In the library lobby, students stand transfixed by the sandbox. As they smooth, spread, and pile up sand, an infrared light above them senses their movements and responds to the changing landscape they’re creating.
The tool is Bowdoin’s new augmented sandbox, which mesmerizes as it demonstrates hydrological and geological concepts, such as how water moves through land, both during floods and in droughts.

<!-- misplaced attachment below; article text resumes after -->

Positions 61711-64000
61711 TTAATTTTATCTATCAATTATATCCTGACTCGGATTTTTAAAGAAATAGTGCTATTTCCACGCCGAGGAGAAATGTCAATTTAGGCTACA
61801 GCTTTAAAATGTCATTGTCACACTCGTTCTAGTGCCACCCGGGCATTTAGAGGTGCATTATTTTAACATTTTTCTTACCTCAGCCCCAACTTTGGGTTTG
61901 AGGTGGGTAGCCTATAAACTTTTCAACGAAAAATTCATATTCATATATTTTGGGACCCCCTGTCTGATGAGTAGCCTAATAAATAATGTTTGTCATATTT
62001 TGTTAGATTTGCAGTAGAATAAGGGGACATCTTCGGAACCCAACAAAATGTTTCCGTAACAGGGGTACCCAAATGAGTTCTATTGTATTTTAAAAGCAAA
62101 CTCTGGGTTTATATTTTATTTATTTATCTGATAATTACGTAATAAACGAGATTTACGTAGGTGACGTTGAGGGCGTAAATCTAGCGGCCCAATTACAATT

“One of the aims of this device is to help people visualize topography, watersheds, and catchment areas — what they look like in three dimensions,” explained Paul Benham, an academic technology consultant at Bowdoin.
With help from Bowdoin’s physics machine shop, Benham created the augmented reality sandbox and set it up in the Hawthorne-Longfellow Library (where it will be for the next few weeks). Its permanent home will be in Druckenmiller Hall, where students studying earth and oceanographic science can use it to augment their studies.